In the middle of the Mojave Desert, Las Vegas casinos use billions of gallons of water for fountains, pirate lagoons, wave machines, and indoor canals. Meanwhile, the town of Orme, Tennessee, must truck in water from Alabama because it has literally run out. Robert Glennon captures the irony—and tragedy—of America’s water crisis in a book that is both frightening and wickedly comical. From manufactured snow for tourists in Atlanta to trillions of gallons of water flushed down the toilet each year, Unquenchable ...
In the middle of the Mojave Desert, Las Vegas casinos use billions of gallons of water for fountains, pirate lagoons, wave machines, and indoor canals. Meanwhile, the town of Orme, Tennessee, must truck in water from Alabama because it has literally run out. Robert Glennon captures the irony—and tragedy—of America’s water crisis in a book that is both frightening and wickedly comical. From manufactured snow for tourists in Atlanta to trillions of gallons of water flushed down the toilet each year, Unquenchable reveals the heady extravagances and everyday inefficiencies that are sucking the nation dry. The looming catastrophe remains hidden as government diverts supplies from one area to another to keep water flowing from the tap. But sooner rather than later, the shell game has to end. And when it does, shortages will threaten not only the environment, but every aspect of American life: we face shuttered power plants and jobless workers, decimated fi sheries and contaminated drinking water. We can’t engineer our way out of the problem, either with traditional fixes or zany schemes to tow icebergs from Alaska. In fact, new demands for water, particularly the enormous supply needed for ethanol and energy production, will only worsen the crisis. America must make hard choices—and Glennon’s answers are fittingly provocative. He proposes market-based solutions that value water as both a commodity and a fundamental human right. One truth runs throughout Unquenchable: only when we recognize water’s worth will we begin to conserve it.
Every year, trillions of gallons of water go down our toilet drains. Billions more are expended in the middle of the Mohave Desert in elaborate displays at Las Vegas hotels and casinos. Meanwhile, the citizens of Orme, Tennessee, must truck in water from rural Alabama to satisfy even minimal needs. America's water supply isn't just trickling away; it's thundering toward a crisis that will affect every man, woman, child, and industry. Robert Glennon's Unquenchable not only describes our looming predicament; it also pinpoints the hard market-based choices that we will have to make to alleviate the problem.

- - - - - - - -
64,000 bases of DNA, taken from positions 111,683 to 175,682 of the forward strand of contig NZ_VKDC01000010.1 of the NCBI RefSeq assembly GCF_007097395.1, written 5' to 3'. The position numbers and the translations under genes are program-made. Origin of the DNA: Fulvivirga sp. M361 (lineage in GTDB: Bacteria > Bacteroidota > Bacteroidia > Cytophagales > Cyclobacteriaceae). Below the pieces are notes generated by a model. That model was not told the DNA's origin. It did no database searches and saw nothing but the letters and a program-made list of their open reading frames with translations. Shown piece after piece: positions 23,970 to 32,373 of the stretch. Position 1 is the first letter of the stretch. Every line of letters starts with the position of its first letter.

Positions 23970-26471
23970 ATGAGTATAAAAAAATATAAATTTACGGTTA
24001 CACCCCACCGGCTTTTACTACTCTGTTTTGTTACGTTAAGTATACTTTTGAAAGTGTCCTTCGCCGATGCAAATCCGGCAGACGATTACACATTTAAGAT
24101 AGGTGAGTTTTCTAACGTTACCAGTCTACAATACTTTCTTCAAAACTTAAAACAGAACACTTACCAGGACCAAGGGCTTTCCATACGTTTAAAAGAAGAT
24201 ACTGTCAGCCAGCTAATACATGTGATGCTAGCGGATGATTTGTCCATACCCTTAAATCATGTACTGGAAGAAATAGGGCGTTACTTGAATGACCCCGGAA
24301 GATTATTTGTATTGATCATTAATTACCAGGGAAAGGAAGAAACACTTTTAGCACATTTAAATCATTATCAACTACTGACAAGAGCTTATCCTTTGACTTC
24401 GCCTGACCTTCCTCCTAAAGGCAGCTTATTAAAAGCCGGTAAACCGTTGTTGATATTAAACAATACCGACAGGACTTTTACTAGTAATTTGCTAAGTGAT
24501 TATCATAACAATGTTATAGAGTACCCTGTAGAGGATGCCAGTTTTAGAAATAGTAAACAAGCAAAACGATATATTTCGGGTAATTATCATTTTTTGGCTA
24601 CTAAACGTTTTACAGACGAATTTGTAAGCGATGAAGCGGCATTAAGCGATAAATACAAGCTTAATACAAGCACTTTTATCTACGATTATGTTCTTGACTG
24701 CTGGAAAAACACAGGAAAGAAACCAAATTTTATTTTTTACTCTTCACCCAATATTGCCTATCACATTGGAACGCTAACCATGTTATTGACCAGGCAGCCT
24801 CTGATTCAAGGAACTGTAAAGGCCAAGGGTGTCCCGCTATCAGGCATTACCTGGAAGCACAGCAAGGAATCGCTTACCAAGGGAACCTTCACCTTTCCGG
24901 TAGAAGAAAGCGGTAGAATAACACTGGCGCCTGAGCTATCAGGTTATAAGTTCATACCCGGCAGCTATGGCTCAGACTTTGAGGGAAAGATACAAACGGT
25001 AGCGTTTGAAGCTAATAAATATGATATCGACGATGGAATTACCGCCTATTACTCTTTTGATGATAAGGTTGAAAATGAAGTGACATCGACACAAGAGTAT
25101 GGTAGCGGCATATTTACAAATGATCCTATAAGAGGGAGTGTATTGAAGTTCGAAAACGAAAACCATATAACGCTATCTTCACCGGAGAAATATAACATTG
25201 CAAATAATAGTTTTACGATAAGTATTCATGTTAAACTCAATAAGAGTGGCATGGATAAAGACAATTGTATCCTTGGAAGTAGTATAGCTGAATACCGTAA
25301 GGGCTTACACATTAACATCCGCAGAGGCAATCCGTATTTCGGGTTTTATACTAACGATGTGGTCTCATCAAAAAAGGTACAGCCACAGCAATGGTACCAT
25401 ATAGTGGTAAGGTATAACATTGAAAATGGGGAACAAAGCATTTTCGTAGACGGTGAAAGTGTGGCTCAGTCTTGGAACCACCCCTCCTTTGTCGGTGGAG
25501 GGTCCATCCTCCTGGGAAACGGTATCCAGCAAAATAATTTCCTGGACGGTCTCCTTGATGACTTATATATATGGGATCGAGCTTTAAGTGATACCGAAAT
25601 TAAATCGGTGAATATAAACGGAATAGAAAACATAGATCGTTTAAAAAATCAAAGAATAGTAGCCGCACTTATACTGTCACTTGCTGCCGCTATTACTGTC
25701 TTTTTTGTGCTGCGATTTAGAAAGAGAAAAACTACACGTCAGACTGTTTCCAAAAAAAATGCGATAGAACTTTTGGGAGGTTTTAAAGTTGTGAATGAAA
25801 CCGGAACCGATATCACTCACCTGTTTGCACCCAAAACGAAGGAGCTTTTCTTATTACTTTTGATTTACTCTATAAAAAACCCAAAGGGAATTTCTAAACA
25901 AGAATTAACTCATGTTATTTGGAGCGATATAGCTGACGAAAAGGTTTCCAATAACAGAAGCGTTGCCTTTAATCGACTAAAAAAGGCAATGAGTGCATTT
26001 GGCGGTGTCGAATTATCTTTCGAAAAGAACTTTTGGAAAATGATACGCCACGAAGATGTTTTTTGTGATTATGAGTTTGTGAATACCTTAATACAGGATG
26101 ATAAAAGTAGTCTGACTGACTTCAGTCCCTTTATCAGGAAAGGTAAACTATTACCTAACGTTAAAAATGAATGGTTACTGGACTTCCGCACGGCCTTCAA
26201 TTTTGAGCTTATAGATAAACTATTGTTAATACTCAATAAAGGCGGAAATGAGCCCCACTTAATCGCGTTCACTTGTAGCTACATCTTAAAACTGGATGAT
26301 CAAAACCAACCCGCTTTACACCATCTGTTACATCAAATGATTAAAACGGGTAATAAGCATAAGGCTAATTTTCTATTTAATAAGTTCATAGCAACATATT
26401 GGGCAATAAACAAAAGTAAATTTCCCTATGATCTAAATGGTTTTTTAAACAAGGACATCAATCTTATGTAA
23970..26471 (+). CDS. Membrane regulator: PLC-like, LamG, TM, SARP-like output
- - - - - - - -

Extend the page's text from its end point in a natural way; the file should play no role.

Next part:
"Robert Glennon is a leading-edge legal scholar and passionate water advocate whose thinking is central to an intense debate on the path forward to a water-secure world. I heartily recommend his provocative, information-packed, and highly readable new book Unquenchable."
Cullman Senior Fellow, New America Foundation and former secretary, CA EPA
- Terry Tamminen
“Unquenchable is a worthy successor to Cadillac Desert that ably demonstrates how our most valuable resource is being squandered, ignored, and flushed away. Although it reminds us that water is indeed finite, Unquenchable clearly shows us the solutions to the greatest threat of the 21st century are limited only by politics and greed.”
"Glennon brings home the global problem of availability of drinking water...interesting and timely...recommended."
"Glennon illustrates the depth and complexity of our country''s water problems."
Mother Nature Network
Named a "Top Ten Environmental Book of 2009"
"If you use water, you need to read this book. It's akin to Cadillac Desert"
New York Review of Ideas
"Several books have been published recently addressing the global water crisis, but none has offered such in-depth analysis."
Journal of Arizona History
"Thought-provoking and insightful book that offers and informed and articulate review of the enormous water issues facing Arizona, and the United States as a whole. It should be on the bookshelves of attorneys, environmentalists, public policy managers, and others interested in natural resources."
Robert Glennon is the Morris K. Udall Professor of Law and Public Policy in the Rogers College of Law at the University of Arizona. He is the author of many articles and books, including the acclaimed Water Follies: Groundwater Pumpingand the Fate of America’s Fresh Waters.